7. Surely we all remember Jesus in his Sermon on the Mount crying out for his followers to “Kill in the name of Kali!” Wait! That was actually the High Priest of the Thuggee in the movie “Gunga Din.” I seem to recall that Jesus was known as “The Prince of Peace,” or has that changed?


  8. But in this case it seems like Mid-America President David Spittal caved to outside pressure from a constituency that probably equates Christianity and American patriotism.

    Let's not be disingenuous–there's also a constituency that equates Christianity with an antipathy to American patriotism, with an almost perfect correlation to the Democratic Party.

    What we have here is a rather not well-masked attack on the GOP. Since the Dems are now the “anti-war” party, especially after Iraq, the GOP is by default to blame for America's “penchant for war” [a debatable assertion in itself].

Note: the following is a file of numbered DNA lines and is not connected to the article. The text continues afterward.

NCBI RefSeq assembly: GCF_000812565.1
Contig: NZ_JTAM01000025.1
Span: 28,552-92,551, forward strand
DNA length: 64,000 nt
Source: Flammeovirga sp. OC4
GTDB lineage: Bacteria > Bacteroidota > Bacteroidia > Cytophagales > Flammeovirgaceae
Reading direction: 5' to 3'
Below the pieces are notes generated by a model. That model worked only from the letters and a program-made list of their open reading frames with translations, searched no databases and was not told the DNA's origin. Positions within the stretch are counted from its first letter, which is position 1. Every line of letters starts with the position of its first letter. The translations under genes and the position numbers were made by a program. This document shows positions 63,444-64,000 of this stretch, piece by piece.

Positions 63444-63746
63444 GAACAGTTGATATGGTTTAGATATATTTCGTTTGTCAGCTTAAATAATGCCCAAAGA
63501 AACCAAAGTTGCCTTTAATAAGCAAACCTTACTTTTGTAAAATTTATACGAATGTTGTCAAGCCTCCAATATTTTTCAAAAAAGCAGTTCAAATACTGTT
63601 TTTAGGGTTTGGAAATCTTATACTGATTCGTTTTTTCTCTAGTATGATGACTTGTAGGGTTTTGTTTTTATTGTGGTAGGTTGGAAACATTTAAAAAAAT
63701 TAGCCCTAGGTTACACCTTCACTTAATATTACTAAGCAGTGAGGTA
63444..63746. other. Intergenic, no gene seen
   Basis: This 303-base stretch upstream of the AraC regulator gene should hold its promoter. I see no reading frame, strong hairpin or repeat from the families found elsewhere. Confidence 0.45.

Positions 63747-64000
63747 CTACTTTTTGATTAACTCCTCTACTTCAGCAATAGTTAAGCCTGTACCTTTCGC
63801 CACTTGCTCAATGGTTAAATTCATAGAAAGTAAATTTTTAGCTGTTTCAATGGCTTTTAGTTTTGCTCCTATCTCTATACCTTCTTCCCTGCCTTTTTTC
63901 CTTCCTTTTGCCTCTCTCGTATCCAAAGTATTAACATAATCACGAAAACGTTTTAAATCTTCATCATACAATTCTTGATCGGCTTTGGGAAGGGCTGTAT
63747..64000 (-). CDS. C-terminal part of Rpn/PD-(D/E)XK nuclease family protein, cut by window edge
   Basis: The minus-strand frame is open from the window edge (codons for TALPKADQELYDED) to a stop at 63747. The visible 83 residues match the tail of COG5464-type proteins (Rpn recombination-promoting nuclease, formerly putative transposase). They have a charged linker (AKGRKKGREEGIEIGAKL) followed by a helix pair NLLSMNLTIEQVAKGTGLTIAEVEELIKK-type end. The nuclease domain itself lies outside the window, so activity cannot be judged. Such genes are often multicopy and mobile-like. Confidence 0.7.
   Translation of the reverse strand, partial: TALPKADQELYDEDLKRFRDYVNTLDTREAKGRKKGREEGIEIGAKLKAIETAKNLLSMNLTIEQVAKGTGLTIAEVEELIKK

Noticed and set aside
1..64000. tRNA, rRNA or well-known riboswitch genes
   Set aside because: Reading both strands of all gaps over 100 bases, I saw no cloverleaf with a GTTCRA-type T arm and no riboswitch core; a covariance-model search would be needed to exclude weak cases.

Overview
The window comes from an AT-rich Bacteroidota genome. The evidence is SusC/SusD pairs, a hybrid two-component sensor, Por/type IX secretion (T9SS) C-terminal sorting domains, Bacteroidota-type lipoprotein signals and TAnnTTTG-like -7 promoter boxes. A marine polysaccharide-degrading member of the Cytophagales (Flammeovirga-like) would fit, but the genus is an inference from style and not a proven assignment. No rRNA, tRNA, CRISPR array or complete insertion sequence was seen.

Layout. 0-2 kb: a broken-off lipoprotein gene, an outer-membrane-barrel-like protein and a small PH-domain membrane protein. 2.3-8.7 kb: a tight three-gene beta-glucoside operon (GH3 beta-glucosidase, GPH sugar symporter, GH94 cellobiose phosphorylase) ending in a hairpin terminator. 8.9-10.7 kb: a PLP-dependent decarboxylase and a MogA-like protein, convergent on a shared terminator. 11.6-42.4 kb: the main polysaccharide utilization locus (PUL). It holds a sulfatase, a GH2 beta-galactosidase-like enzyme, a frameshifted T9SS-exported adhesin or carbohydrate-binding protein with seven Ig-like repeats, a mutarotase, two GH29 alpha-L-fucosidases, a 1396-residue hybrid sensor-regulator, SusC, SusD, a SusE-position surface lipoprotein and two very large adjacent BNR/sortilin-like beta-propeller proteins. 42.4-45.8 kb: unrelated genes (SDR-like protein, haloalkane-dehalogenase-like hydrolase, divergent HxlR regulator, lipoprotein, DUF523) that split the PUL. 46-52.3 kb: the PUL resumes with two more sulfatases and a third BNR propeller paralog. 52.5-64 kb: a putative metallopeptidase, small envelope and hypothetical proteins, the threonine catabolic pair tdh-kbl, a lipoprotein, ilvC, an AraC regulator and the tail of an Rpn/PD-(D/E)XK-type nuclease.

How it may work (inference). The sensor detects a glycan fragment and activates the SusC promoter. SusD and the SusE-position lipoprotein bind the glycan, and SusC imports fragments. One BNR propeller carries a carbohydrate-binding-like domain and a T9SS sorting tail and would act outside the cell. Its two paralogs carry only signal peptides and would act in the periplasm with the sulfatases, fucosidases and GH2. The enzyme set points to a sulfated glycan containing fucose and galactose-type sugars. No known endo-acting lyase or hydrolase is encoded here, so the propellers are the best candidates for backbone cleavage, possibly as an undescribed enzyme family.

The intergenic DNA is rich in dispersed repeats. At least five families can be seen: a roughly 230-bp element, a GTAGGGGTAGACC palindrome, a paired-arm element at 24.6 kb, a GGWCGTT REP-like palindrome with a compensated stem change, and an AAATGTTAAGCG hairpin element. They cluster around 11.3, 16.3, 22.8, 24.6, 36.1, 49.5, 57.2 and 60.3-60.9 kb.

I say this with a certain sympathy for the sentiment–it's really no different than what you hear from Pope Francis. Still, pacifism is not a dominant feature of American evangelicalism, whose ethos is far better reflected in “The Battle Hymn of the Republic.”

    As He died to make men holy,
    Let us die to make men free

    There's probably almost a perfect correlation between your political party and your antipathy for “American Sniper” and a preference for “Selma.” There may be a “Scandal of the Evangelical Mind” but not being able to recognize blatant partisanship isn't one of them.

    The college administration's reaction is no doubt reflected in O'Sullivan's Law


    O’Sullivan’s Law states that any organization or enterprise that is not expressly right wing will become left wing over time. The law is named after British journalist John O’Sullivan.

    Television shows are the best examples of this. 24, House. Charitable foundations are worse but harder to see.